This symposium features 4 invited presentations on tools, infrastructure, development, and clinical application of machine learning / deep learning / AI approaches in medical imaging, including expert perspectives from the Society for Imaging Informatics in Medicine (SIIM) and the AAPM.
(1) Dr. Nagy will discuss practical solutions for, “Building an Imaging Deep Learning Research System with Open Source and Open Standards.” The presentation describes methods and tools to assist in setting up software, storage, and computing environments to conduct deep learning research. Cloud services and DICOM standards are discussed among the important components needed to conduct imaging research – from accessibility to clinical workflow and cohort discovery.
(2) Dr. Armato will review advances in the application of “AI for Computer-Aided Diagnosis in Diagnostic Medical Imaging.” CAD has been transformed by advances in AI in medical imaging, and while very promising, a number of fundamental challenges commonly emerge in training, validation, and testing that must be understood and addressed. These concerns are especially relevant for the translation of AI research to the clinical setting. Taking lung nodule evaluation in radiography and CT as an important clinical use case, key considerations of training, bias, ethics, public databases, and pitfalls in AI research are discussed in relation to the development and clinical translation of AI for CAD.
(3) Dr. Ren will continue the discussion of key clinical applications in terms of “Advances of AI in Image-Guided Radiation Therapy (IGRT).” Imaging has become essential throughout the entire workflow of radiation therapy – from patient simulation to treatment planning and delivery. IGRT uses various imaging techniques to guide radiation delivery and improve treatment precision and outcome, and recent advances in AI have demonstrated the potential to revolutionize the efficiency and accuracy of technologies in IGRT. Dr. Ren will review advances in harnessing the power of AI for various applications in IGRT, including onboard image reconstruction, enhancement, registration, motion monitoring, and tracking, as well as major challenges, opportunities, and future outlook.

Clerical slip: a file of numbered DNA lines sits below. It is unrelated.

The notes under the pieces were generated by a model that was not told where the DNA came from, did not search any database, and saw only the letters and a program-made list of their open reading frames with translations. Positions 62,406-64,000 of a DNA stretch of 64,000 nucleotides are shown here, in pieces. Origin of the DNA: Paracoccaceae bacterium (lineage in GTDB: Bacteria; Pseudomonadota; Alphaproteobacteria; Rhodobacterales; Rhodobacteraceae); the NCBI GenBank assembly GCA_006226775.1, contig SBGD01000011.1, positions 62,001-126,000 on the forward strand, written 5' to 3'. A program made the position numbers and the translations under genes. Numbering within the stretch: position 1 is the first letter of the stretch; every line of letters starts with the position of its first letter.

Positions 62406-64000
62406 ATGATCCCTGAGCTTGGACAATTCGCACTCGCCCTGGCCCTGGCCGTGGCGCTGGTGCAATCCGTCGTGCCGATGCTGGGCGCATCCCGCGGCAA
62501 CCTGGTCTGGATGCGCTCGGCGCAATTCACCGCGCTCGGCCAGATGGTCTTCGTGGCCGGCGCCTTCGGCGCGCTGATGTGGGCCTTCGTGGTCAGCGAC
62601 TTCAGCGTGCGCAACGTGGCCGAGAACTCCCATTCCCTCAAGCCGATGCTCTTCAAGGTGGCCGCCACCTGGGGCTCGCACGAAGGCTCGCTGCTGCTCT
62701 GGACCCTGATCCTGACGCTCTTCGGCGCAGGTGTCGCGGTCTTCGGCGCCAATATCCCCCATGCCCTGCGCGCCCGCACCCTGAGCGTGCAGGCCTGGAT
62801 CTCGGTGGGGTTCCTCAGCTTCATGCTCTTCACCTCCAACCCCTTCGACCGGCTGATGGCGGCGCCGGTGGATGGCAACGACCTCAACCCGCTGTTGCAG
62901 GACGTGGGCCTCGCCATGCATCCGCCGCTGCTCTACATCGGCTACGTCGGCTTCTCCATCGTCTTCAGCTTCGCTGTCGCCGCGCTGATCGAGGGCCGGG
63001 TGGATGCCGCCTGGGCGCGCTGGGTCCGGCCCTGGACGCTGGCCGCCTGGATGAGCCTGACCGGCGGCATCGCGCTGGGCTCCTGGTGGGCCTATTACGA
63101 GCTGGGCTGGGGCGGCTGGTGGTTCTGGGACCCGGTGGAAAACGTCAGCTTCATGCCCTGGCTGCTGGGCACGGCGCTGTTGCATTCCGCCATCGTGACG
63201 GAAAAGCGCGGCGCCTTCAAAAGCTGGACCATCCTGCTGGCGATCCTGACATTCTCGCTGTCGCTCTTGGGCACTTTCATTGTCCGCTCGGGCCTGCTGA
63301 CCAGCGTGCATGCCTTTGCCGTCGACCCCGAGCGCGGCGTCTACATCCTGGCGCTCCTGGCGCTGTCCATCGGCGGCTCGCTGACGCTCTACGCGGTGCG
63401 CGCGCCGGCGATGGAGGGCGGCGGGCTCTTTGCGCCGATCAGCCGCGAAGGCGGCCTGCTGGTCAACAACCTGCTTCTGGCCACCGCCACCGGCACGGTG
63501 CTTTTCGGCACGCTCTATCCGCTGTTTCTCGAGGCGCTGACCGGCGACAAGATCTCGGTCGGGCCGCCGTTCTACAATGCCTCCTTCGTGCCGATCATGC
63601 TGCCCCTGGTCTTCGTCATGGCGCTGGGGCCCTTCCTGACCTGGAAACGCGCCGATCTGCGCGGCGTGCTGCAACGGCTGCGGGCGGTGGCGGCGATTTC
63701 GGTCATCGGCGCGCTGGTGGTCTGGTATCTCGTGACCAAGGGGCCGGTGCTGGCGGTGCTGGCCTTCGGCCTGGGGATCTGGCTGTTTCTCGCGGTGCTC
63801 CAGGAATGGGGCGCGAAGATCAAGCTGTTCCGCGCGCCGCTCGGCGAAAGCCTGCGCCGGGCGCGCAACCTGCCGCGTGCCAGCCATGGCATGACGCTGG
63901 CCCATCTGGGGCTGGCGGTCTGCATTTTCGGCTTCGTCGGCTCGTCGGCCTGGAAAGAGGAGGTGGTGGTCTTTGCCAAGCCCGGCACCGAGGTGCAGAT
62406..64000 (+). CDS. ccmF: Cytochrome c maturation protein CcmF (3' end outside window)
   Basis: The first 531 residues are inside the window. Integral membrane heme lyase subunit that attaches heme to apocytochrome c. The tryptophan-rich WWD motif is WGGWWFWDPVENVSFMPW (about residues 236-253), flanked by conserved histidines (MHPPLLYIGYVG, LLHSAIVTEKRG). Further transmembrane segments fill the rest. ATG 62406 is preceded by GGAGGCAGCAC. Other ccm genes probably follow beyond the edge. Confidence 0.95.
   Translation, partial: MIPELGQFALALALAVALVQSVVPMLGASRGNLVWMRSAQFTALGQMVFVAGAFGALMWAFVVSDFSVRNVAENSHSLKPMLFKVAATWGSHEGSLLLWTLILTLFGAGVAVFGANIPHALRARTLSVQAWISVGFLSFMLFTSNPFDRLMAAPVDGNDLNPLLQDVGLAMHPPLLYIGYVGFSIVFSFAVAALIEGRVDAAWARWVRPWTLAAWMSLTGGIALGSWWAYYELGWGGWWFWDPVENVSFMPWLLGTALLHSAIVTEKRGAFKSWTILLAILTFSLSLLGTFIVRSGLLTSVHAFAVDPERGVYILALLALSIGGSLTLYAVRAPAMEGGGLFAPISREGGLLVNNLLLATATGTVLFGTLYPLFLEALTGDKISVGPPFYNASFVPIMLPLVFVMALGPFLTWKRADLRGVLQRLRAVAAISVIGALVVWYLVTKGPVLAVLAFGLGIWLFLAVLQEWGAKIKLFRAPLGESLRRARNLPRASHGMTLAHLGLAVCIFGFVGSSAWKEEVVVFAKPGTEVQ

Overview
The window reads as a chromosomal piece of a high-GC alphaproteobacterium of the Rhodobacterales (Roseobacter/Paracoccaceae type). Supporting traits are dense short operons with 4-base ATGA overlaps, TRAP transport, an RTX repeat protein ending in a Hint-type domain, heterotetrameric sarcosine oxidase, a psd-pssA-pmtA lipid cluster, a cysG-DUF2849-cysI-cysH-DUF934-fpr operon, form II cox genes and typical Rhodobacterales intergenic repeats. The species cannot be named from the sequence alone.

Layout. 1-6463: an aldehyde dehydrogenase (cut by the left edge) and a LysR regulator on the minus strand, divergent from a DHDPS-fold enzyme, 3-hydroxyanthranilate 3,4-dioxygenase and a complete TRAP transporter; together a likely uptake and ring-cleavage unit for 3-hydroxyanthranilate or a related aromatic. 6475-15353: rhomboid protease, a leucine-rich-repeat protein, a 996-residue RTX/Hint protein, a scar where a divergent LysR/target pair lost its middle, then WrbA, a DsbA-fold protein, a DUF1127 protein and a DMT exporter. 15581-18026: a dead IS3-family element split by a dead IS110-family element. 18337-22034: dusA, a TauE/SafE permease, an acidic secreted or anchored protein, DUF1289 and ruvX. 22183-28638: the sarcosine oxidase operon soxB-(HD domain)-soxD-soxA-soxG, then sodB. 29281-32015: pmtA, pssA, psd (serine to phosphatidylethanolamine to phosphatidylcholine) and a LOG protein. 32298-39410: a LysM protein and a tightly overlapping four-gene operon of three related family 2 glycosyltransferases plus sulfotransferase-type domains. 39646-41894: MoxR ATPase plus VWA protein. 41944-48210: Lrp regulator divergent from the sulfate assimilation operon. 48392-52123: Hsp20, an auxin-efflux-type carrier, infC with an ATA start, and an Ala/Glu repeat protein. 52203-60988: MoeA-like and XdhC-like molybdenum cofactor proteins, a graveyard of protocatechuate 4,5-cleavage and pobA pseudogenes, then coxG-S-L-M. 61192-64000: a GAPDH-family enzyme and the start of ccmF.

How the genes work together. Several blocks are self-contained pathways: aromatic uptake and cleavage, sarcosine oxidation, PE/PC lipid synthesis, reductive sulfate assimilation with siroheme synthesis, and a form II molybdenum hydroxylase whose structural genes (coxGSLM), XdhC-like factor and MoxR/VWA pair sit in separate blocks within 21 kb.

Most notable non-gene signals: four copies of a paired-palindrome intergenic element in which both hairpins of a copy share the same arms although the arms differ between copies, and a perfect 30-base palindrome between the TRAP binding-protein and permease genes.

(4) Dr. Krupinski concludes the symposium by asking, “Your AI Scheme Has a Great AUC, But Will it Ever be Used Clinically?” Creating an AI scheme that can achieve levels of performance equivalent to or even better than its intended users is only half the challenge. The ultimate goal is to translate it into clinical use so it can aid clinical decision making, improve efficiency, and impact patient care. This requires a very different approach and set of skills. Implementation sciences, human factors, and an understanding of the perceptual and cognitive processes involved in clinical decision making are key to helping ensure the successful translation of AI into clinical use.
The four talks are followed by open panel discussion with the audience. The joint SIIM-AAPM symposium is reciprocated with invited lectures at the annual Conference on Machine Intelligence in Medical Imaging (CMIMI), October 2-3, 2022 (Baltimore, MD).
1. Gain an understanding of architecture and systems requirements needed to conduct reproducible research in medical imaging.
2. Understand the research advances and limitations of AI for diagnostic imaging applications.
3. Understand the advances, applications, and clinical impact of AI in IGRT.
4. Gain an understanding of implementation sciences and other techniques as they apply to translation of AI schemes into clinical use.
Not Applicable / None Entered.
Not Applicable / None Entered.